If Kirilenko can come back to solid defensive efforts like he showed in 2010 (and he was pretty good defensively in Russia), this signing looks genius. If not, I still think he fits into this system nicely and can figure out how to contribute on a nightly basis. Again, forget the money because two-year deals are just smart signings. He fits the system really well and that’s what matters the most here (although it would be nice if he could shoot better from 3).
Wesley Johnson and a 1st round pick traded to the Suns for Brad Miller, Jerome Dyson and some picks
This one is surprisingly tougher for me than I thought it would be. After seeing Wes show SOME light at the end of the tunnel during Summer League and his comments after the fourth game of the week, I was talking myself into him having a pretty decent season. In fact, I still think he can be a decent NBA player at this point if he comes through on his realization that he was in his own head last year and needs to just play basketball.
HOWEVER, let’s not kid ourselves on this trade. Even if you want Wes to be good (which he probably won’t be), trading Wes for the cap space for the Andrei Kirilenko signing is a huge upswing in talent and production. I want Wes to be good and he’s a really good guy, but AK is a lot better in the next two years than Wes, already 25 years old, will be in this time. Giving up the Memphis 1st round pick kind of sucks but we don’t exactly know the draft picks coming back to the team yet. They’re future second round picks, but perhaps they’ll be closer to the first round than the end of the second.
Wolves sign Greg Stiemsma
This is not a signing I’m crazy about. I’ve never been a Stiemsma fan, even though he finally broke through to the NBA and got some playing time this past season. He’s supposed to be the defensive center on this team, and with very few options in the frontcourt, he’s going to have to be. Stiemsma had a great season blocking shots, with a block rate of 8.5% and getting 4.0 blocks per 36 minutes. He definitely protects the rim, and this team is desperately going to need this.
But can he play significant minutes for this team?
He averaged 6.8 fouls per 36 minutes, meaning he was almost always in foul trouble when he was on the court. When he was on the court for the Celtics, they had a defensive rating of 95.1, which was slightly better than their 95.5 defensive rating for the entire year. But his foul rate is kind of ridiculous. It was fine when he was playing just 13 minutes per game for Boston, but won’t he need to play more minutes for this team?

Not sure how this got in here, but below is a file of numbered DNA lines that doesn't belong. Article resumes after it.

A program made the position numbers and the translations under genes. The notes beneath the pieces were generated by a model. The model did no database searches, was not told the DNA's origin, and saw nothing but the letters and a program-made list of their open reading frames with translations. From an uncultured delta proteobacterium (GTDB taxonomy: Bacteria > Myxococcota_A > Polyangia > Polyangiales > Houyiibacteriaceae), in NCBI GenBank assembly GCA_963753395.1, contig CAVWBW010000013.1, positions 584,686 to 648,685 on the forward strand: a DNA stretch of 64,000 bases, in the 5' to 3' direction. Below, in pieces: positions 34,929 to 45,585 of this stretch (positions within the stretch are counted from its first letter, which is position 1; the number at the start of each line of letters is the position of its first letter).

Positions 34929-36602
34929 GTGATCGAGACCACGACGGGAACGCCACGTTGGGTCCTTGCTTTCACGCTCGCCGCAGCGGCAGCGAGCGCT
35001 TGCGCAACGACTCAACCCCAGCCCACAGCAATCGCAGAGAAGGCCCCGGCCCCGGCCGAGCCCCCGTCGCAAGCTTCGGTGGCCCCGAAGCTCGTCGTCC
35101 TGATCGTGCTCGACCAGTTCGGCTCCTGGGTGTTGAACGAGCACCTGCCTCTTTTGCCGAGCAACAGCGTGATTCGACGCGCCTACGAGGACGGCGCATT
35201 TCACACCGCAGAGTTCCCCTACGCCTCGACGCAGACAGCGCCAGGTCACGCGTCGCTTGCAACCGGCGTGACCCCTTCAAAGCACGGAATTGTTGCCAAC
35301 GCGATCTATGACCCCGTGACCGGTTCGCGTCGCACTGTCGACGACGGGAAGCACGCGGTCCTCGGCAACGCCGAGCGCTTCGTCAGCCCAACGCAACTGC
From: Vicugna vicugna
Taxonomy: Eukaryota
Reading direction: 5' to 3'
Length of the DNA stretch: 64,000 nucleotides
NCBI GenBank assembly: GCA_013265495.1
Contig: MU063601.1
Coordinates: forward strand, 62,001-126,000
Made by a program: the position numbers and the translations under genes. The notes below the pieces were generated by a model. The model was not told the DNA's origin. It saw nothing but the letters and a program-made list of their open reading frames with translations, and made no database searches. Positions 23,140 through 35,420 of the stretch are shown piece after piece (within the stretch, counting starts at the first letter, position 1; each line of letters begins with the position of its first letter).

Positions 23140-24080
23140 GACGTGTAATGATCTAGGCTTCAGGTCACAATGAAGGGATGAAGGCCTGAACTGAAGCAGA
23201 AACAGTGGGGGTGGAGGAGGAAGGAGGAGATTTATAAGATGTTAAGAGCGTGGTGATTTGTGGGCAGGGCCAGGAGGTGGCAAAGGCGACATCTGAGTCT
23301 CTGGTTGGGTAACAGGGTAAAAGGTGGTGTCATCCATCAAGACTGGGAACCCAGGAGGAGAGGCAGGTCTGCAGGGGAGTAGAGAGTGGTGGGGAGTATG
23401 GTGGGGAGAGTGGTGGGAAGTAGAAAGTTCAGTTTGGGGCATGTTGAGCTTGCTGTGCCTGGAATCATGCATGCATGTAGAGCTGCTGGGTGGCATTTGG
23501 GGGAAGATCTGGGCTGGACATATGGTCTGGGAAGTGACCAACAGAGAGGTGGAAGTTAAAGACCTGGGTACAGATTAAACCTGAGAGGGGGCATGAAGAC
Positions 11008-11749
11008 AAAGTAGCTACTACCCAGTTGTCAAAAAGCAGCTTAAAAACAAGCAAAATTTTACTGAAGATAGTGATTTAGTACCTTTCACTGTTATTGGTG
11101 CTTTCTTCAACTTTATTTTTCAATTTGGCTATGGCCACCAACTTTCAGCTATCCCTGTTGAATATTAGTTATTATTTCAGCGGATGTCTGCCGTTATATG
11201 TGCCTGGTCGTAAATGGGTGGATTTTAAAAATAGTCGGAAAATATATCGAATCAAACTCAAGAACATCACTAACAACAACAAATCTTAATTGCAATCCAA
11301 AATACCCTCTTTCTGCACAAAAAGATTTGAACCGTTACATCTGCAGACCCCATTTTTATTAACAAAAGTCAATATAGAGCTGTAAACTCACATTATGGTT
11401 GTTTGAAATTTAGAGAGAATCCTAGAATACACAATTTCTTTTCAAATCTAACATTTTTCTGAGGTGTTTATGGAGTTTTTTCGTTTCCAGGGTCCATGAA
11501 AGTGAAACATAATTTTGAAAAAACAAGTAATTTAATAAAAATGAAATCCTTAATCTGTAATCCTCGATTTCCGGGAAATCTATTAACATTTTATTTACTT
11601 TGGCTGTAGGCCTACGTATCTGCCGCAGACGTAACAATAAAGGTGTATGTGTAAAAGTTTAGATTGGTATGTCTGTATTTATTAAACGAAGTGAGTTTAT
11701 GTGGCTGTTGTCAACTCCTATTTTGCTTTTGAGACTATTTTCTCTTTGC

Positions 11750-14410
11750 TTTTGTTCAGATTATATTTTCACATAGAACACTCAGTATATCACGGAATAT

Can he stay out of foul trouble and provide 20-25 minutes on nights when Pek is in foul trouble? What if Pek isn’t okay after his offseason surgery? What if Pek can’t start the season or has a setback because someone put Kryptonite in his basketball shoes? Can Stiemsma step forward and be a guy playing more than 13 minutes per game? If not, where does this team go?
I will give Stiemsma this — he’s not Jordan Hill and he’s not Darko Milicic. It could be a lot worse.
Wolves trade Wayne Ellington to the Grizzlies for Dante Cunningham
I like this move from a standpoint that Dante Cunningham is going to provide some much needed depth in the frontcourt and Wayne was in a crowded backcourt. Wayne is such a good guy, and I believe he can be the fourth guard in a rotation somewhere. He’s a good guy, a good shooter, and I’ll miss having him around the team. But it’s a numbers game right now and he is in a crowded part of the depth chart, with the additions of Roy, Shved, and Chase Budinger.
Cunningham is coming off the best season of his career. He had a career-high PER of 14.9 and a career-high WS/48 of .147. Just as a reference point, JJ Barea was fourth with the Wolves last year in PER with a 14.9 and Anthony Randolph had the third highest WS/48 on the team with 0.099. It looks like he can produce if given an opportunity, especially in a thin frontcourt.
Overall, I’m happy with where this team has gone in the offseason. People can make a big deal over acquiring a lot of players without a lot of melanin, and the jokes are all in good fun, but if that’s all you see the team has done this offseason then you’re missing the point of basketball. The Wolves have acquired talent this offseason, and that’s something that was greatly missing from the team last year. The Wolves acquired guys that fit the system, and sometimes that means more than any other thing a team can do. Organizations can keep piling on projects and hope it comes together, but eventually you need guys that fit what you do. I think the Wolves have done that so far.
Here’s the problem though. Can this team do anything relevant if Ricky doesn’t come back and galvanize his teammates like he did for the first 41 games last year? Can this team play enough defense to win games? There are four good defensive players signed to the roster right now. That’s Rubio, Kirilenko, Cunningham, and Stiemsma. Everybody else needs to figure out how to play team defense and trust each other to make plays. The Wolves were a really good defensive team when Rubio was playing last season. The offense couldn’t make shots and they acquired guys that can shoot the ball this summer.
But will it all come together? I guess we’ll have to wait for medical reports to truly find out.